Who were the Nymphs?

Dear Reader,

Ancient Greek myths are loaded of incredible creatures all nested together in a fantasy world that has endured for millennia, and today I will tell you everything you need to know about the nymphs. I believe they are the most romantic and soft side of the myths although some of them can defy this image by means of viciousness and vengeance.
They were pictured as very beautiful girls, some were immortals while others were still blessed with long life. They were always playing, braiding their hair and making flower necklaces by a river or lake, in the ocean or by the sea, they loved dancing and perhaps this is why we would often find them accompanying satires and gods.

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They were companions and their character would change depending which god they were alongside with. Dionysus was the God of Wild Nature, of Wine, Grapevine and Drunkenness, so his nymphs resembled the same character: the wild-eyed Maenads or Bacchae were the nymphs accompanying Dionysus, dancing and pouring wine everywhere. When drunk they became increasingly aggressive to the point of killing men passing by. Poor musician Orpheus died by the hand of the inebriated Maenads.

Hylas and the Nymphs” by John William Waterhouse. Hylas was companion and lover of Heracles and in the painting above you see when he he is being abducted by naiads, freshwater nymphs.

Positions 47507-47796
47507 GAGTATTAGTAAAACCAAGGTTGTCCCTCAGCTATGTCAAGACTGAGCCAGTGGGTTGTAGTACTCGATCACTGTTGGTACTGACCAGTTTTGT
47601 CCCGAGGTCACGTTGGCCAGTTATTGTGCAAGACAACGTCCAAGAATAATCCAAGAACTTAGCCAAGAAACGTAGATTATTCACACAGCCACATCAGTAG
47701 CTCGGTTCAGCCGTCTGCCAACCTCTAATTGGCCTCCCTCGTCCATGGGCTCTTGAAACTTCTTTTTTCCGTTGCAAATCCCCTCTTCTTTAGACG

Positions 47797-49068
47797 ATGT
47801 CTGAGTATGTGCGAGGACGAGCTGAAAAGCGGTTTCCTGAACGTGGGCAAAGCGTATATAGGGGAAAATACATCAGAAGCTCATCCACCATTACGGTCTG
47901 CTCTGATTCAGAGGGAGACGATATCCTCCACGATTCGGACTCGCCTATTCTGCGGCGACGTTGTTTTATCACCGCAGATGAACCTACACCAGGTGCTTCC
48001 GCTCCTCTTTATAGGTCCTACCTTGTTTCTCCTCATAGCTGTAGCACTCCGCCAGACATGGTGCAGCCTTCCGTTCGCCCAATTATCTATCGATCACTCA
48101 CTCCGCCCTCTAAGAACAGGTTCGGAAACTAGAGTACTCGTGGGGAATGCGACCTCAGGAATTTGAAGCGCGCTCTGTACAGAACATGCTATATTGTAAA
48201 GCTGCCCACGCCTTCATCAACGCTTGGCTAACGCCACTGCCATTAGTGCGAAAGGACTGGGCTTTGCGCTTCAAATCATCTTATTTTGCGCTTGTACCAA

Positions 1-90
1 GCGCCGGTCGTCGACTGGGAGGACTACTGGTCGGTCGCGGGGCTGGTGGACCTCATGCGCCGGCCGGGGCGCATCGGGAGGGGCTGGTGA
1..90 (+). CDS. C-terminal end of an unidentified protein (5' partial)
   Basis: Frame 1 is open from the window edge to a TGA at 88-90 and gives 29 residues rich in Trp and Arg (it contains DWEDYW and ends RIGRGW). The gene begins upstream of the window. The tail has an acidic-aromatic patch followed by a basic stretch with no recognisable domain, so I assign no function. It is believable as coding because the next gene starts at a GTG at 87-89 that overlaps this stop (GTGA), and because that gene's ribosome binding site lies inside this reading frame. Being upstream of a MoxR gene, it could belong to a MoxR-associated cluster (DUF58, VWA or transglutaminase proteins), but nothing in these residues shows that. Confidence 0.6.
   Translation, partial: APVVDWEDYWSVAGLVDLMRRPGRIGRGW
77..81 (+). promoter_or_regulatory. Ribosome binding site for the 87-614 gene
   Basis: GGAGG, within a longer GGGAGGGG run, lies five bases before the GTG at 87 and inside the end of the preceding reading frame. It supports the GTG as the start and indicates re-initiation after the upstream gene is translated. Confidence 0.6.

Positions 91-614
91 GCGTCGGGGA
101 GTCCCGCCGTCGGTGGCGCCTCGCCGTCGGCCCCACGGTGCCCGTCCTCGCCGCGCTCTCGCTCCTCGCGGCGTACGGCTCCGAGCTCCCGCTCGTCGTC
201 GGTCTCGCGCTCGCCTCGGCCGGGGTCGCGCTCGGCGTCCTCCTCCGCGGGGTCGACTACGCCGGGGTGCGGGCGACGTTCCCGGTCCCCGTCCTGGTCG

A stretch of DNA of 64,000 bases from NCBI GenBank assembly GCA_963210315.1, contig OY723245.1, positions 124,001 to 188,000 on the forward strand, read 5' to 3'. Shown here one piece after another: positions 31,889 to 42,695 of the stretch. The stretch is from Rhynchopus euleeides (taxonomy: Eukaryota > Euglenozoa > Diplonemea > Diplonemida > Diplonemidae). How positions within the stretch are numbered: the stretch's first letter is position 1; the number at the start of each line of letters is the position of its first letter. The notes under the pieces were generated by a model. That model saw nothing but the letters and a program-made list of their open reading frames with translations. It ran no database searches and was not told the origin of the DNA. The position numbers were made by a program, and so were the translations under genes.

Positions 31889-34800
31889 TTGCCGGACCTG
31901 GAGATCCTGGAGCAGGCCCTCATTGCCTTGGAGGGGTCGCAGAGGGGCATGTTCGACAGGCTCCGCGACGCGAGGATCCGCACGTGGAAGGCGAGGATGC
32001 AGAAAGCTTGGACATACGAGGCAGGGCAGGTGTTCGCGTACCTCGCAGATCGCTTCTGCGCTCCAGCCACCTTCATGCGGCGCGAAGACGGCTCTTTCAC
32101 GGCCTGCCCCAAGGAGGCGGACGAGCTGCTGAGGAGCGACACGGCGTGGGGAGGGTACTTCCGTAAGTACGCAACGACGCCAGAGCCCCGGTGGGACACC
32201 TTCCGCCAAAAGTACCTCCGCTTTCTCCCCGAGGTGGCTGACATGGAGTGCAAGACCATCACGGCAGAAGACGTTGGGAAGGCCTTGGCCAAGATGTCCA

Then we have Artemis, the Hunter Goddess who represented the Moon. She was grouchy, very asocial and always accompanied by a band of shy huntress nymphs. Hecate, the Witchcraft goddess was sided by the dark Lampades nymphs of the underworld. Poseidon, god of Seas and Oceans, was escorted by the Nereids and Oceanids.
For those goddesses that preferred a more homey lifestyle up on the Olympus (Hera, Aphrodite, etc) they still had nymphs who attended them as handmaidens.

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The Ancient Greek myths regard the nymphs were the personifications of different aspects of nature. They were minor nature goddesses and as such they were below in rank to any other Olympic deity. They were, however, always invited to attend festines, assemblies and other celebrations up on Mt. Olympus.

Potamides with a sheperd” by Henrietta Rae. Potamides were those freshwater nymphs (so naiads) that lived next to river streams.

They were many, probably thousands as they presided over various natural phenomena: from springs, to clouds, trees, caverns, meadows, and beaches. They were responsible chiefly for the care of the plants and animals of their domain, and as such were closely associated with the prime gods of nature such as Hermes, Dionysos, Artemis, Poseidon and Demeter. They were the crafters of nature’s wild beauty, from the growing of trees, flowers and shrubs, to the nurture of wild animals and birds, and the formation of grottos, springs, brooks and wetlands.

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Sometimes nymphs were the nurses of the gods including the Idaian nymphs who nursed the infant Zeus, and the Nysian nymphs who cared for Dionysos.

The alseides were the nymphs of woods and forests.

And there’s more. The Oceanids were the nymphs of the ocean. The Nereids were the ones of the Mediterranean and the most famous ones as they were often mothers to the most known Greek heroes.


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